Phoenix reclinata

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Phoenix (FEH-niks)
reclinata (rek-lih-NAH-tah)
Phoenix reclinata SG.JPG
Southern Califonia. Photo by Geoff Stein, edric.
Scientific Classification
Genus: Phoenix (FEH-niks)
Species:
reclinata (rek-lih-NAH-tah)
Synonyms
Phoenix abyssinica, Phoenix leonensis, Phoenix pumila, Phoenix spinosa
Native Continent
Asia
Asia.gif
Morphology
Habit: Clustering
Leaf type: Pinnate
Height: 30-50ft
Trunk diameter: 4-7in
Culture
Sun exposure: Full
Watering: Regular
Soil type: Non-acidic/ non-alkaline
Survivability index
Common names
Senegal date palm, wild date palm

Habitat and distribution

Angola, Benin, Bermuda, Botswana, Burundi, Cameroon, Cape Provinces, Caprivi Strip, Central African Republic, Comoros, Eritrea, Ethiopia, Florida, Gabon, Gambia, The, Ghana, Guinea, Guinea-Bissau, Ivory Coast, Kenya, KwaZulu-Natal, Liberia, Madagascar, Malawi, Mozambique, Namibia, Nigeria, Northern Provinces, Rwanda, Saudi Arabia, Senegal, Sierra Leone, Somalia, Swaziland, Tanzania, Togo, Uganda, Yemen, Zaire, Zambia, and Zimbabwe. Phoenix reclinata occurs throughout tropical and subtropical Africa, northern and southwestern Madagascar and the Comoro Islands. Phoenix reclinata is a widely distributed species growing in a range of habitats, often seasonally water-logged or inundated, such as along watercourses, in high rainfall areas, in riverine forest, and even in rainforest areas (although always restricted to areas of sparse canopy). The species can also be found in drier conditions on rocky hillsides, cliffs and grasslands to 3000 m. The fruits of P. reclinata are animal-dispersed: their bright orange colour and sweet, slightly fleshy mesocarp is attractive to birds (parrots) (Schonland 1924), elephants (Corner 1966), lemurs (Petter et al. 1977), mangabey (forest monkeys) (Kinnaird 1992) and humans. (S.C. Barrow. 1998)/Palmweb.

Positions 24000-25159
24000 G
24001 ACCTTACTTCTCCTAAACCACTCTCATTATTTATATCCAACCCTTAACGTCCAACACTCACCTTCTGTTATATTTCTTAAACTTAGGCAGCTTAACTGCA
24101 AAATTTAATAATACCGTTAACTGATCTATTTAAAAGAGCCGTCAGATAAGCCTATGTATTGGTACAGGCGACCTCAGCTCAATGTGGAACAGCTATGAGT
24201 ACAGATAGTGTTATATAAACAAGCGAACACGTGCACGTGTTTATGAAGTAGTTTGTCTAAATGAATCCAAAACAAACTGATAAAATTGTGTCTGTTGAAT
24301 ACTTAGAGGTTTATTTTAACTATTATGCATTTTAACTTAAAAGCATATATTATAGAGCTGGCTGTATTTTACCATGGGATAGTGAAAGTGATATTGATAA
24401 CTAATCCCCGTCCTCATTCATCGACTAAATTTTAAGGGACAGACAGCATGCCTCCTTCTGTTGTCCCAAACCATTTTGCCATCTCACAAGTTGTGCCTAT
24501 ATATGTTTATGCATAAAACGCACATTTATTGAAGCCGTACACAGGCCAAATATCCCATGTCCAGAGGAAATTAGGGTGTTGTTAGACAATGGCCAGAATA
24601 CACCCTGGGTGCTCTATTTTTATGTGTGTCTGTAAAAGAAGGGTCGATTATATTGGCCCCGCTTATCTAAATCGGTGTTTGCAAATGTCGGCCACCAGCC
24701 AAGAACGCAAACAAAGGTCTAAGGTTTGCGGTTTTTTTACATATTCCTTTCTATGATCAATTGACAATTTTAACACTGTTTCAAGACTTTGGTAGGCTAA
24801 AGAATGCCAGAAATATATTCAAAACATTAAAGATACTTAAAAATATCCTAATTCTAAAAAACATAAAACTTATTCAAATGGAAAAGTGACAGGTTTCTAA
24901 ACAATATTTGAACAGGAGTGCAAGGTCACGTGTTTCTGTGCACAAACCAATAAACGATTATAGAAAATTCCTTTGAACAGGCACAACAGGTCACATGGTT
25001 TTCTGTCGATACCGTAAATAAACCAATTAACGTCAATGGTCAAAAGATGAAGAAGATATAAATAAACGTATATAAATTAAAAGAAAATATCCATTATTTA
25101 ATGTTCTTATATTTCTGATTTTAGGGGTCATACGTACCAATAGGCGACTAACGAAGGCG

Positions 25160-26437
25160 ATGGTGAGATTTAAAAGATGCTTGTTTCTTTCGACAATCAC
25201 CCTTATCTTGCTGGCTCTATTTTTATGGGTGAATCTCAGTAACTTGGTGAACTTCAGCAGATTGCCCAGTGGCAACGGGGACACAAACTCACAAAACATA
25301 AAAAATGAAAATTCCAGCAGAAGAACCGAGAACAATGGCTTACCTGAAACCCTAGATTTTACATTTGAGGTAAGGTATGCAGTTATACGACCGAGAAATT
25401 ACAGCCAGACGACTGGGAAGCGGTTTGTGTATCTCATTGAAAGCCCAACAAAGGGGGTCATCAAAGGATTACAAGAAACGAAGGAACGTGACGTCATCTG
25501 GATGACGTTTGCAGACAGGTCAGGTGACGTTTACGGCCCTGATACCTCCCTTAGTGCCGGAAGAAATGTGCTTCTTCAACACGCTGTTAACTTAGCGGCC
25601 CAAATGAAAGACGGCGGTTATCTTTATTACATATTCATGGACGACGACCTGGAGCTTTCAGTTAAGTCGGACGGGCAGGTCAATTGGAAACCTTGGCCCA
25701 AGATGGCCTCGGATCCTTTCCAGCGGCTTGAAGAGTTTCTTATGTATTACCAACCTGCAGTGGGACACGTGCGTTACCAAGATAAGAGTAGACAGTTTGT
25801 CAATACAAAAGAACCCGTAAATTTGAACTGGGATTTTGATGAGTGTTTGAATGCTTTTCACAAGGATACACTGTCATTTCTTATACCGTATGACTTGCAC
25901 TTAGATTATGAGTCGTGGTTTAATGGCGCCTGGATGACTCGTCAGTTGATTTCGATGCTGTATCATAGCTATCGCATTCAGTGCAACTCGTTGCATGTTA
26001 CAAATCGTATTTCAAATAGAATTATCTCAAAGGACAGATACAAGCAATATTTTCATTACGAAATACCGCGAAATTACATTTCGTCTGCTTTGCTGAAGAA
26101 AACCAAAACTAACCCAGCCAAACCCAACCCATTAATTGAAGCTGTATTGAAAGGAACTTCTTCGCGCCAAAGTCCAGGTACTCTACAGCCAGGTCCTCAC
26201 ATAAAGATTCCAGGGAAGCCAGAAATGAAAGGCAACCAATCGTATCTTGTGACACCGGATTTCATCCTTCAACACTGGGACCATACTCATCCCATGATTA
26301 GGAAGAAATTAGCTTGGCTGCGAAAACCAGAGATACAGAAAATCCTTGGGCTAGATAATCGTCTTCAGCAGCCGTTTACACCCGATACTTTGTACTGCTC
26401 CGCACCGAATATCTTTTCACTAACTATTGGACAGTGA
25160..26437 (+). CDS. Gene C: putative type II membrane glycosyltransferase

Pasadena, CA. Huntington Gardens. Photo by Geoff Stein, edric.

These palms are native to tropical Africa, Madagascar, and the Comoro Islands, where they are found from sea level to 3000 m, in rain forest clearings, monsoonal forests and rocky mountainsides. They are commonly cultivated in many countries with temperate weather where they freely hybridize with other cultivated Phoenix species.

Description

P. reclinata is a dioecious clustering palm, producing multiple stems from 7.5 to 15 m (22 to 45 feet) in height and 30 cm (12") in width. Leaves are pinnate with a prounced sideways curve, growing 2.5 to 4.5 m 7.5 to 14 feet) in length and 75 cm (30") in width. Leaf color is bright to deep green on 30 cm (12") petioles with long, sharp spines at the base, with 20 to 40 leaves per crown. This species grows edible, oblong fruit, orange in color (when ripe), at 2.5 cm (1") in diameter. While able to tolerate some drought, they are not as drought-tolerant as some of their co-generic cousins, including P. canariensis or dactylifera. They are also tolerant of moderate salt-spray. Editing by edric.